People diagnosed with ADHD, depression, or anxiety as children or young teenagers, and treated with medication, may take those medications for a very long time. In the probing and insightful “Dosed: The Medication Generation Grows Up,” the young journalist Kaitlin Bell Barnett explores and assesses the effect of taking psychotropic medications during the crucial developmental years from teenager to young adult in order to understand how and to what extent the use of psychotropic medications shapes young adults.
The cohort born in the 1980s, Barnett herself among them, was the first to grow up taking medications – stimulants, anti-depressives, and anti-anxiety medications. Alternating between the illustrative stories of the young people she has interviewed and her research into the literature studying the long-term effects of psychotropic drugs, and using her own experience as a medicated teenager and young adult to illuminate the issues, Barnett perceptively outlines the questions and conflicts the youth growing up medicated face.
Barnett describes the behavior (inattentiveness, inability to sit still) and the emotions (depression, anxiety), and the paths (school referrals, pediatrician referrals) that may lead young children and teenagers to medication. Despite concerns in the press about overmedication, Barnett makes clear that, while it may not always result in improved school performance, medication has a lot of positives. “Medication at its best enables you to feel that you are playing the role that you were always meant to play,” she says.
But Barnett’s point is a larger one: the task of adolescence is made much more complex for medicated adolescents, as the medicated youngster has to separate the drug from the self and the self from the disorder. Barnett points out that the long-term use of medications poses serious challenges to the sense of self, because the medication itself has shaped who the person is or believes herself to be. Emerging sexuality, the importance of peers, and the presence of alcohol and other drugs, not to mention the challenges of going to college, are other complicating factors. In one particularly poignant vignette, Barnett shows the unhappy results when one of her subjects, who has been depressed most of her life, tries to figure out whether to wind down on anti-depressants during a pregnancy. The drugs may put the fetus at risk, but the possibility of depression puts the mother, and hence the baby, at risk. There is no easy answer.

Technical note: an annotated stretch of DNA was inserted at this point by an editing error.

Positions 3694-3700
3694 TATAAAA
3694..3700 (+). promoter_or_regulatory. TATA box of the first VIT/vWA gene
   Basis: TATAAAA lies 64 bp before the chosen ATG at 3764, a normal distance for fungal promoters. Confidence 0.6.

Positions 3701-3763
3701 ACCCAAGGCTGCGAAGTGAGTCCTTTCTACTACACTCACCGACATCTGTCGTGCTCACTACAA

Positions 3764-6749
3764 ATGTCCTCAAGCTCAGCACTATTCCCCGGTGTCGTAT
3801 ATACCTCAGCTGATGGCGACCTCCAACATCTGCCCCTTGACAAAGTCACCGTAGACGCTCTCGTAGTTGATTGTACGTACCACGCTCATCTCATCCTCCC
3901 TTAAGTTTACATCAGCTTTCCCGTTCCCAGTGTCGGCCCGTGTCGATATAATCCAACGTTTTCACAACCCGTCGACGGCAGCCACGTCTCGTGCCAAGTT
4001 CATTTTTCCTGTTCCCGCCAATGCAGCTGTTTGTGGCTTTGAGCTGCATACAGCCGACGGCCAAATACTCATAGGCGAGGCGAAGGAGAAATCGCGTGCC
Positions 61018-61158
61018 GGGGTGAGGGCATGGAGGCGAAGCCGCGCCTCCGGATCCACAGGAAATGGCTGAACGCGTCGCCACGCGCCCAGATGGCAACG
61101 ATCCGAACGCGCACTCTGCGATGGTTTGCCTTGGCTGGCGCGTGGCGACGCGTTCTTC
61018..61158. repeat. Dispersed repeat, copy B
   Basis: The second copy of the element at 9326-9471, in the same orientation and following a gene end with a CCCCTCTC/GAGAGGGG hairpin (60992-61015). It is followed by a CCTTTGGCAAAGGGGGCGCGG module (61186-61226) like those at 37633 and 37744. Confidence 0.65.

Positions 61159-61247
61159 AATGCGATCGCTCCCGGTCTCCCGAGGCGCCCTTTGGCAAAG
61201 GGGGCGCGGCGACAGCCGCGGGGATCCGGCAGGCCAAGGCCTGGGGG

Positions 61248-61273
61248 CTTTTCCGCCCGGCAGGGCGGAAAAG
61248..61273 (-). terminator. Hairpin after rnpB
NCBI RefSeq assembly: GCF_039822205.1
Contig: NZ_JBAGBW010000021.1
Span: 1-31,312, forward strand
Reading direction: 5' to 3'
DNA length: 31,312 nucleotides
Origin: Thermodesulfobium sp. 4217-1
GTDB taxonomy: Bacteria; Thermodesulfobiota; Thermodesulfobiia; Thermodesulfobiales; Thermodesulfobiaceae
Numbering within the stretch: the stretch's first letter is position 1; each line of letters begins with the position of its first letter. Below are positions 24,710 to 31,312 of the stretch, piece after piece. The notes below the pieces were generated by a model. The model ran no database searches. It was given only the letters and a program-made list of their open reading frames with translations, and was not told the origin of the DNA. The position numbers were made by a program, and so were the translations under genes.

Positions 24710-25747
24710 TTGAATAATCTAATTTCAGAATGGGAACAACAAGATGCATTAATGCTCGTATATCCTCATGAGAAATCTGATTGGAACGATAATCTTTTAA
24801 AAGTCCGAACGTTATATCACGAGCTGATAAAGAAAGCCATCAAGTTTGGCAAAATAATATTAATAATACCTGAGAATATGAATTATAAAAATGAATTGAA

The most valuable contribution that Barnett adds in “Dosed” is perspective: the perspective of the young people whose lives were altered by medication. Did they grow up differently? They may have. Barnett says that young people who have taken medications may think of their feelings as symptoms, not as a guide to behavior, and may doubt the authenticity of their emotions. And this response, she points out, can lead to other actions: refusal to take medications, either in response to side effects or as a rebellion. These actions in turn may have consequences, not yet fully understood either by science or by the teenagers themselves.
Clearly, some kids need medication; some will need to be on medications for their entire lives. Do your experiences, as student, teacher, parent, treatment provider bear out Barnett’s conclusions? Let us know in the comments.
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